“We believe that prescribing this combination in routine practice is viable when combined with shared decision-making and strict monitoring of side effects,” write Michelle L. M. Mulder, MD, of the Department of Rheumatology at Sint Maartenskliniek in Nijmegen, the Netherlands, and her co-authors. Their findings were published in Lancet Rheumatology.
The latest treatment guidelines from the Group for Research and Assessment of Psoriasis and Psoriatic Arthritis (GRAPPA) and the European Alliance of Associations for Rheumatology (EULAR) recommend conventional synthetic disease-modifying antirheumatic drugs for patients with active PsA, but Mulder and her colleagues note a distinct lack of information on their effectiveness, especially this particular combination.
To assess the efficacy and safety of methotrexate plus leflunomide, they launched a single-center, double-blind, randomized trial that incuded 78 Dutch patients with PsA. The majority of the participants in this trial ― dubbed COMPLETE-PsA ― were men (64%), and the median age of the patients was 55 years. All had active disease at baseline; the median swollen joint count (SJC) and tender joint count were 4.0 in both groups.
Participants were assigned to receive either methotrexate plus leflunomide (n = 39) or methotrexate plus placebo (n = 39). After 16 weeks, mean Psoriatic Arthritis Disease Activity Score (PASDAS) had improved for patients in the combination therapy group in comparison with the monotherapy group (3.1 [standard deviation (SD), 1.4] vs 3.7 [SD, 1.3]; treatment difference, -0.6; 90% CI, -1.0 to -0.1; P = .025). The combination therapy group also achieved PASDAS low disease activity at a higher rate (59%) than did the monotherapy group (34%; P = .019).
Other notable differences after 16 weeks included improvements in SJC for 66 joints (-3.0 in the combination therapy group vs -2.0 in the monotherapy group) and significantly better skin and nail measures ― such as active psoriasis and change in body surface area ― in the methotrexate plus leflunomide group.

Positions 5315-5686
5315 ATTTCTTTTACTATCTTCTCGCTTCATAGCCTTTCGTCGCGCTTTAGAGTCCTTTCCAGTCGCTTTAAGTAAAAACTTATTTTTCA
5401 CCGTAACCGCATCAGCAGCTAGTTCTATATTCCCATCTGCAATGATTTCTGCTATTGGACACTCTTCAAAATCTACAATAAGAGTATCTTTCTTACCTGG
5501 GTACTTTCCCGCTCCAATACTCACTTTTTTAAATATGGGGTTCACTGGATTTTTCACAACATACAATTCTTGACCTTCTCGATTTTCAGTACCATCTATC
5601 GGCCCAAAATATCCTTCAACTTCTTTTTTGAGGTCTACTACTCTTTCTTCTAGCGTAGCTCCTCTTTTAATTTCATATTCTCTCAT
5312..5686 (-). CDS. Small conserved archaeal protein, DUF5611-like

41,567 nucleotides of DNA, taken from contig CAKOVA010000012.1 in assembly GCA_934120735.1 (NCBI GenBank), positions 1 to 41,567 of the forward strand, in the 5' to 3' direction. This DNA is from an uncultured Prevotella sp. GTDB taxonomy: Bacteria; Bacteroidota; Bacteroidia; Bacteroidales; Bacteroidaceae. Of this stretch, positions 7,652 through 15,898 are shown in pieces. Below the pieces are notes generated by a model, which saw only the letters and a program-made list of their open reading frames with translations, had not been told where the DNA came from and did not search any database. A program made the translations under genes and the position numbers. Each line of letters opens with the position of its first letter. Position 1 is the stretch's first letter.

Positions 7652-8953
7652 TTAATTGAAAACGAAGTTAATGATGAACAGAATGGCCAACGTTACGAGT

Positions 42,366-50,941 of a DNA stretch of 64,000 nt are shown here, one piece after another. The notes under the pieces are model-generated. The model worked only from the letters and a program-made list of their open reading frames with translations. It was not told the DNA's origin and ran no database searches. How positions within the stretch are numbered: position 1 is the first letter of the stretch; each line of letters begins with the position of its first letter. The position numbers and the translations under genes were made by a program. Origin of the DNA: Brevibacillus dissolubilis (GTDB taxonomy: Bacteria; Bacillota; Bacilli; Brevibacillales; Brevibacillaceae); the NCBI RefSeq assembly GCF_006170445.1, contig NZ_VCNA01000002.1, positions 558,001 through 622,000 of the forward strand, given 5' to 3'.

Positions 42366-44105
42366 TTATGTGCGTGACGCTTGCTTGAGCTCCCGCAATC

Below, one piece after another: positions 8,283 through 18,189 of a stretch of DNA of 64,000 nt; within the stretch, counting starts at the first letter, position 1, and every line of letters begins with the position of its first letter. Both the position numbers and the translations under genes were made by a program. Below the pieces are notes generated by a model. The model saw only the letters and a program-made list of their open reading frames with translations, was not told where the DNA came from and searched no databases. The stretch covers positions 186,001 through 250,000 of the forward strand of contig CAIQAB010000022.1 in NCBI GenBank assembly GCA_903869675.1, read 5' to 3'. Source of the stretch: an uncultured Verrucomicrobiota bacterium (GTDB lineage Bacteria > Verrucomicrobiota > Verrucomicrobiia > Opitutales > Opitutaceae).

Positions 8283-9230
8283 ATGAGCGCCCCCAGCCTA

When asked who should be prescribed the combination therapy and who should be prescribed methotrexate going forward, Mulder told Medscape Medical News, “At the moment, we have insufficient knowledge on who will benefit most or who will develop clinically relevant side effects. It seems warranted to discuss with every patient which approach they would prefer. This could be a step-down or -up approach.
“We hope to be able to better predict treatment response and side effects in the future via post hoc analysis of our study and via extensive flow-cytometric phenotyping of immune blood cells taken at baseline,” she added.
Three patients in the combination therapy group experienced serious adverse events, two of which were deemed unrelated to leflunomide. The most frequently occurring adverse events were nausea or vomiting, tiredness, and elevated alanine aminotransferase. Mild adverse events more common in the methotrexate plus leflunomide group. No participants died, and all patients with adverse events recovered completely.
“It appears good practice to do blood draws for laboratory tests on liver enzymes at least monthly for the first 4 months and every 4 months after that once stable dosing is achieved, as well as have a telephone consultation after 6 to 8 weeks to talk about possible side effects a patient might experience and change or add therapy if necessary,” Mulder added.